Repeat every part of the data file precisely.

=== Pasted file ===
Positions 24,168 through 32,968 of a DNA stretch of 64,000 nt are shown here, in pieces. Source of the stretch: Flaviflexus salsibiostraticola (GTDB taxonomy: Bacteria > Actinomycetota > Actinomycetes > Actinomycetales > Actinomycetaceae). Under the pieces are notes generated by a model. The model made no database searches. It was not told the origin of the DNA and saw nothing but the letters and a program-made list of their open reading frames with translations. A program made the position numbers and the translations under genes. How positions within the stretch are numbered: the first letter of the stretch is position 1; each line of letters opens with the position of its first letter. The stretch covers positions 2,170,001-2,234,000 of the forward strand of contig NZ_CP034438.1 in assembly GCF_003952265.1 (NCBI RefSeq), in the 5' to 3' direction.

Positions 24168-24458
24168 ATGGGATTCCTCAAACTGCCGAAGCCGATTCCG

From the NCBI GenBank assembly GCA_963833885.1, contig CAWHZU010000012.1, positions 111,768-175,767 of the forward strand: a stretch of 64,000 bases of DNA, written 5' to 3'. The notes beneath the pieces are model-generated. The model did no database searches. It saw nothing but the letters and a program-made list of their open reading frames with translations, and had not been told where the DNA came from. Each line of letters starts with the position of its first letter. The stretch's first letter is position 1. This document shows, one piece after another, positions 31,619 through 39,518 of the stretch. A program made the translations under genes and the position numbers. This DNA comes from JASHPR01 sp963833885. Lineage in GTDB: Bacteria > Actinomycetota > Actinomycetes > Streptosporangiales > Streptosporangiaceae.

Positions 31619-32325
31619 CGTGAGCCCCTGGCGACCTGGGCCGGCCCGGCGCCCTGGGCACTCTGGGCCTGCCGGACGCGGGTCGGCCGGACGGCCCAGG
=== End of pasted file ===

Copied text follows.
Positions 24,168 through 32,968 of a DNA stretch of 64,000 nt are shown here, in pieces. Source of the stretch: Flaviflexus salsibiostraticola (GTDB taxonomy: Bacteria > Actinomycetota > Actinomycetes > Actinomycetales > Actinomycetaceae). Under the pieces are notes generated by a model. The model made no database searches. It was not told the origin of the DNA and saw nothing but the letters and a program-made list of their open reading frames with translations. A program made the position numbers and the translations under genes. How positions within the stretch are numbered: the first letter of the stretch is position 1; each line of letters opens with the position of its first letter. The stretch covers positions 2,170,001-2,234,000 of the forward strand of contig NZ_CP034438.1 in assembly GCF_003952265.1 (NCBI RefSeq), in the 5' to 3' direction.

Positions 24168-24458
24168 ATGGGATTCCTCAAACTGCCGAAGCCGATTCCG

From the NCBI GenBank assembly GCA_963833885.1, contig CAWHZU010000012.1, positions 111,768-175,767 of the forward strand: a stretch of 64,000 bases of DNA, written 5' to 3'. The notes beneath the pieces are model-generated. The model did no database searches. It saw nothing but the letters and a program-made list of their open reading frames with translations, and had not been told where the DNA came from. Each line of letters starts with the position of its first letter. The stretch's first letter is position 1. This document shows, one piece after another, positions 31,619 through 39,518 of the stretch. A program made the translations under genes and the position numbers. This DNA comes from JASHPR01 sp963833885. Lineage in GTDB: Bacteria > Actinomycetota > Actinomycetes > Streptosporangiales > Streptosporangiaceae.

Positions 31619-32325
31619 CGTGAGCCCCTGGCGACCTGGGCCGGCCCGGCGCCCTGGGCACTCTGGGCCTGCCGGACGCGGGTCGGCCGGACGGCCCAGG